The combination of beginner’s guide and DVD is invaluable to anyone starting out without the benefit of a tutor or playing group. It would have been overwhelming for all the subtleties and tips you can find elsewhere to be included in this book and DVD so you may find yourself, like I did, with questions I wanted answered, such as ‘at what angle should I be aiming for to pick the string?’ Observation is key and the clear footage on the DVD really helps to emulate good posture and positions. The book really works because it is simply written and not full of assumptions about levels of knowledge. Lesson 1 is the ideal primer for those who haven’t come across tablature (tab) before (like me), or who haven’t tuned an instrument before and the basics of what the left and right hand does in the Scruggs style of Bluegrass, three-finger picking.
Taking time to learn the drills
My temptation was to go immediately to the first lesson which taught me a tune, but I am glad I didn’t. It doesn’t take long to read through the introductory lessons and then start with the simple ‘drills’, i.e. roll patterns and laying down the basic chords of C and D7, and alternating these with open G (note: getting C down was very awkward to begin with but now I don’t think about it so it does come with time). The introductory lessons on the DVD reinforces what you read in the book. I don’t think it matters which way around you approach it and now I alternate between the DVD and book at will depending on what I want to do. I find myself flicking back and forth too and re-reading and re-watching parts of the DVD. This has really made me feel at home with these self-taught guides and also slowed me down so I don’t rush through it and start practising mistakes.
Identifying my milestoneFlicking through the book I identified my first milestone. I wanted to be able to play the simple arrangement of Cripple Creek on page 28 (lesson 14). I have already described my method of practice so I won’t repeat that stuff here. Each lesson that Janet Davis has set out has a clear goal. In between there are some extra tunes to learn, for example, lessons 7 and 8 take you through two tunes to help you with the very well-used forward-reverse roll (Worried Man Blues and Mountain Dew).
Building up to the Cripple Creek milestone
Apart from the chord and roll pattern drills, I started out with Bile Dem Cabbage Down (lesson 4, pp. 14-15). I spent ages on this lesson. I really wanted to nail the tune and get my fingers used to the forward roll pattern and experiment with building speed after I had the notes down. Compared to many other musicians, I am probably relatively slow in getting to the ‘click’ stage. I know my goal and I have a good ear so I know what good, in-time music should sound like, but it takes me a while to assimilate it. I kept playing it slow to get both the ‘machine-gun’ rhythm right and fluidity throughout the tune. I still return to Bile Dem Cabbage Down now to get it even better.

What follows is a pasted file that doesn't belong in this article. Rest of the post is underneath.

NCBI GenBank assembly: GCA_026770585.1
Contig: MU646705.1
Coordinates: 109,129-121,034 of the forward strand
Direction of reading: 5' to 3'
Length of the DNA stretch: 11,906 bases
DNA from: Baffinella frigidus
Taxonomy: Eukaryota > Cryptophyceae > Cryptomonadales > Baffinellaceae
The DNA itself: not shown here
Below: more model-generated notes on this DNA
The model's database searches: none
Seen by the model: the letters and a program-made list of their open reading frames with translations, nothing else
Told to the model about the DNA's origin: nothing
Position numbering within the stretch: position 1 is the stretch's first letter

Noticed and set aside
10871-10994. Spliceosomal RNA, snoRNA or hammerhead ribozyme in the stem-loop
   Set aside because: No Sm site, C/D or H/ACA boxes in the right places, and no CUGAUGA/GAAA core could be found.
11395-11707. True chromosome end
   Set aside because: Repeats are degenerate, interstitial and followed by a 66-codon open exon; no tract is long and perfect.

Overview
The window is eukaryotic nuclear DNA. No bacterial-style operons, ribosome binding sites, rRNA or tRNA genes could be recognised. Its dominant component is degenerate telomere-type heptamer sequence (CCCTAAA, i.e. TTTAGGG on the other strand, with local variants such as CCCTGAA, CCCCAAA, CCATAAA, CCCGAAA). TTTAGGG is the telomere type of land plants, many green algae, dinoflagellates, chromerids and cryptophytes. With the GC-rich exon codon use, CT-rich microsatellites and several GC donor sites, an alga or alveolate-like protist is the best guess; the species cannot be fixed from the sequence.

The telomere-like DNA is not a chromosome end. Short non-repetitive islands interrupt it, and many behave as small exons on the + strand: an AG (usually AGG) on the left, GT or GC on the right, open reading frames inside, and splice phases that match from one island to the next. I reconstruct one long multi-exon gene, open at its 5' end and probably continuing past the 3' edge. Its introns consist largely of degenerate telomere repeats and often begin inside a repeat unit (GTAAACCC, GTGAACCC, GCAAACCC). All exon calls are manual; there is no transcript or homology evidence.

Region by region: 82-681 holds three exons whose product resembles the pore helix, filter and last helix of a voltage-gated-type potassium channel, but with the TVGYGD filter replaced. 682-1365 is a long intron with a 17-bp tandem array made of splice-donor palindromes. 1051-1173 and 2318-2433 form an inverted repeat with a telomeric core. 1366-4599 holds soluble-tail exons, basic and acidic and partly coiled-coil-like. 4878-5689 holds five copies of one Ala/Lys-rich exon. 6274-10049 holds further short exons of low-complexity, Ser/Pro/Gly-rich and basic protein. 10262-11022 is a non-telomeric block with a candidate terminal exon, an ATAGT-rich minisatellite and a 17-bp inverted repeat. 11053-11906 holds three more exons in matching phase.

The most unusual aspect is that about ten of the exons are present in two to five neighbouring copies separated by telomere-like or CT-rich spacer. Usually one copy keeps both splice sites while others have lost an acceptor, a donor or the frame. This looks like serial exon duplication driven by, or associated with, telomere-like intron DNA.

I spent some more time with the three versions of The Old Gray Goose (lessons 5-6, pp. 16-17) but not as long as the cabbage tune. However I did find it useful to hear and watch what people had done with these tunes on YouTube. These lessons were particularly useful in learning different variations of the same song.
I spent less time on lessons 9-10 (pp. 20-21) as I was able to achieve the lesson goals more quickly (playing the cabbage song with the backward roll (lesson 9) and using the mixed roll in Good Night Ladies (lesson 10)). By this time I was desperate to get onto the slides, pull-offs and hammers! Who wouldn’t!
Putting Cripple Creek back together againJanet Davis builds you up slowly to Cripple Creek by taking you through three major elements of left-hand technique (lessons 11-13, pp. 21-15). With these I found the DVD accompaniment indispensable. I watched and rewound, watched and rewound. The main thing I wanted to get right was the rhythm that these left-hand techniques introduce into the tunes. Lesson 14 on Cripple Creek itself takes you through both the parts, part A and part B. The DVD again was vital to get both the technique and the rhythm right. The split screen shows clearly what each hand should be doing at slow speed and at full speed. Here I found a full-on 3 hour practice session really useful. I could replay, copy, rewind, copy, break it down into the smallest of parts to get it right.
Then I played it all the way through slowly. I could tell my rhythm was not right as I was concentrating hard on my left hand and making sure my slides, hammers and pull-offs could be heard. It’s taken two to three subsequent shorter sessions for it finally to ‘click’ (that was this evening) and now I can happily say that I can play it perfectly (most of the time) and am now going to dwell on picking up some speed.
There are a lot of useful tips in the notes
Many of Janet Davis’s really useful tips are in notes at the bottom of each page. They are easy to miss but they are really handy. She obviously has a lot of experience in teaching and these notes must be a culmination of all the questions and problems her students have repeatedly come across.
So I have had a lot of fun with Janet Davis so far. I have now taken a sneak peak at the rest of the book and watched the rest of the DVD all the way through to see what is in store.